When Silent During Crises, Businesses Cede Their Fate to Public Opinion

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Businesses that maintain silence and avoid confronting a crisis risk having the court of public opinion choose their fate. JOTO PR Disruptors explains how taking the proactive approach of filling every available communications channel with proactive messaging, including positive news content and solutions, will help overcome negativity stemming from communication vacuums and ultimately determine businesses’ survival.

Communication is vital in any PR crisis.

Businesses need to know that they must rise above the noise of the bad news and fill the vacuum on proactive, and innovative solutions to ‘out-create’ the negativity.

This year, we’ve been coping with a global health pandemic, a national economic shutdown, and social unrest in cities large and small—three simultaneous crises that have put immense pressure on businesses and organizations to engage audiences more frequently and with more content. However, a recent survey found that nine out of ten in-house communication leaders experienced regular challenges with content creation.(1) It’s crucial that communications during crises be handled with different, yet consistent messaging. “Businesses need to know that they must rise above the noise of the bad news and fill the vacuum on proactive, and innovative solutions to ‘out-create’ the negativity,” says Karla Jo Helms, Chief Evangelist and Anti-PR Strategist for JOTO PR Disruptors. “Get on every channel of communication that will carry your message. Communication is life. ‘No communication’ is death.”

Recent crises have inspired organizations to handle communications themselves but have seen their efforts rapidly spinning out of control, such as CrossFit founder and CEO Greg Glassman’s now infamous tweets regarding George Floyd. (2) Other examples of failed messaging during past PR crises can give insight into what went wrong in organization’s communications and the resulting PR nightmares:

  • After two Boeing 737s crashed within months of each other, instead of addressing the problem, the aircraft maker treated the tragedies like disgruntled customers, insisting there was no problem with their planes. They ultimately left their message up to public opinion. Boeing lost orders from airliners, and its stock price and revenue saw a tremendous drop. (3)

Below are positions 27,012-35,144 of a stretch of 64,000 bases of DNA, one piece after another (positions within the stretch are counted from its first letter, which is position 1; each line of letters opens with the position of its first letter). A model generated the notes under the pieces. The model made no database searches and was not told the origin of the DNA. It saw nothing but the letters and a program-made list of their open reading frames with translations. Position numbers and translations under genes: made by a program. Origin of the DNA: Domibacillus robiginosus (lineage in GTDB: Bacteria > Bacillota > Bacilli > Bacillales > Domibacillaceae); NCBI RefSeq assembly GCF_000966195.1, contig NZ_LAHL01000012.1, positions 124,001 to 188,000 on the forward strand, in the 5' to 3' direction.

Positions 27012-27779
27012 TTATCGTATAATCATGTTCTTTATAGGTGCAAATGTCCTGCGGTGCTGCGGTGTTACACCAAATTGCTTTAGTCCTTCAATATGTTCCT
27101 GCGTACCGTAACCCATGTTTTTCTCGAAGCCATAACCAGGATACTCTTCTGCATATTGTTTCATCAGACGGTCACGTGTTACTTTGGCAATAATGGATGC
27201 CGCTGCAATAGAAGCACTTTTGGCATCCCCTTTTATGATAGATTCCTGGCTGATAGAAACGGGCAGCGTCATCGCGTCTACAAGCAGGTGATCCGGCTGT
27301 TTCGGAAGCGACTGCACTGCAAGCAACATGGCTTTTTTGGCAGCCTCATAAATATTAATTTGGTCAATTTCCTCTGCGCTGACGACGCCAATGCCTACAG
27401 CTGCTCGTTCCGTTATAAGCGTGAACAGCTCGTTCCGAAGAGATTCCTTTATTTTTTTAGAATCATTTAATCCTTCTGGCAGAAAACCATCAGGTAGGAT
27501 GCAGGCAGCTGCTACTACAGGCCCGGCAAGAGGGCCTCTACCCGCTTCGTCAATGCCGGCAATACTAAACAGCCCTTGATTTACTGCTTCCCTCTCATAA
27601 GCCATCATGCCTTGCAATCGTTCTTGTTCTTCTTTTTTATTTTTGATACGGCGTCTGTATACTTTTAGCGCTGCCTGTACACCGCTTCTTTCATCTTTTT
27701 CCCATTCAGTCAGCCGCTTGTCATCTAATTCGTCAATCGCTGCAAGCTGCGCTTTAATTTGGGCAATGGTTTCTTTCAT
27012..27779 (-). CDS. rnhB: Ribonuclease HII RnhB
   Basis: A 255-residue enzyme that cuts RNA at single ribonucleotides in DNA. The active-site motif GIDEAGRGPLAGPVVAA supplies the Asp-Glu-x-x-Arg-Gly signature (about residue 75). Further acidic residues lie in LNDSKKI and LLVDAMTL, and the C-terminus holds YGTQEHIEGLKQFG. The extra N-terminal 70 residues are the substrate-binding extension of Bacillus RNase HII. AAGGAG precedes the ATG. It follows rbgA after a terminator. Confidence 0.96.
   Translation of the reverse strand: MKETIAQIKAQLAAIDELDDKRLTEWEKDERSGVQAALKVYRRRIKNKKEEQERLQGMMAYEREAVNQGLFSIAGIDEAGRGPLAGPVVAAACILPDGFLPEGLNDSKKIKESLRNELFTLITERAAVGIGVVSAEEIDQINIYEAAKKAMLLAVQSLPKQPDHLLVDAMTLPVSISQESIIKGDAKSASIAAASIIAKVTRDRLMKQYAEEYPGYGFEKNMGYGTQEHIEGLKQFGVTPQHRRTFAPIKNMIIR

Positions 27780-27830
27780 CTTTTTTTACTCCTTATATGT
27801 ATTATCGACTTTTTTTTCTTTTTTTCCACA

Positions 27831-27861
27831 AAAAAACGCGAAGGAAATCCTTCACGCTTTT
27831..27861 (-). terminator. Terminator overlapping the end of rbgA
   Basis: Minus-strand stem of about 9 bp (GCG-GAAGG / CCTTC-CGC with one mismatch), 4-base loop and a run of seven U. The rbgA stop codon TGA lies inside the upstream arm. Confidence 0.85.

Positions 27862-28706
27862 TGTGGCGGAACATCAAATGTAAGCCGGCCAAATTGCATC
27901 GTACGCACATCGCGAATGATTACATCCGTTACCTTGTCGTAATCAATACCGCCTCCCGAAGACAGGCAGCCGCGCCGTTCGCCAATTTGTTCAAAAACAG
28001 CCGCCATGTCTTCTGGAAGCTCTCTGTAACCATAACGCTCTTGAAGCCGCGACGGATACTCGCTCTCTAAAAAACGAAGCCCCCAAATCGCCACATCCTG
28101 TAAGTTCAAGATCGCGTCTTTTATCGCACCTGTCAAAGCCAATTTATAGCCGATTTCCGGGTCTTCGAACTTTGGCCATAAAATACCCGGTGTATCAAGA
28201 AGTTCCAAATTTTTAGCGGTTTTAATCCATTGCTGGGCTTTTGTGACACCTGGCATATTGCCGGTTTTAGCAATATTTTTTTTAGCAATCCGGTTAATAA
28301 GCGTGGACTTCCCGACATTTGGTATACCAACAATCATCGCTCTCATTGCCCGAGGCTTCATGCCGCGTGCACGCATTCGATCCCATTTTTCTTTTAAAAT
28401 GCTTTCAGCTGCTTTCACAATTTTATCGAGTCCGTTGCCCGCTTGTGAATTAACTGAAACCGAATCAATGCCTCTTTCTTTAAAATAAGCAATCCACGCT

• Facebook confronted immense public distrust after it was revealed the social media giant was allowing fake accounts to spread misinformation during the 2016 presidential election. Facebook also sold user data to outside groups for political research. Their first public comments said they were going to do nothing for the sake of free speech. They may have protected advertiser revenue in the move, but they sacrificed their integrity and trustworthiness. (4)
  • Apple was slow to respond to the discovery of a bug in their Facetime app’s software that allowed callers to listen in on people they called. Apple’s initial lack of crisis communication gave the media plenty of time to amplify the story. (5)

“People naturally mess up communication in a crisis when they do it on their own”, Helms elaborates. “Everything you would normally do to defend your reputation when personally attacked is frequently the very opposite thing to do when managing the court of public opinion. Crisis management is governed by certain communication laws… don’t make the mistake you can ‘handle it yourself’ or ‘ride it out’. You will fail.”

Boeing, Facebook, and Apple, all giants in their respective industries, are still subject to these communication laws. Instead they chose inaction and paid the price in reduced revenue, sullied reputation, and the loss of the public’s trust. They became part of news cycles that could have been spreading very different messages had they taken their crisis to the professionals. Regarding the media’s role in these crises, Helms further states, “Their job is to report the news. So, make the news. Don’t wait on them to report it. Give them news to report.”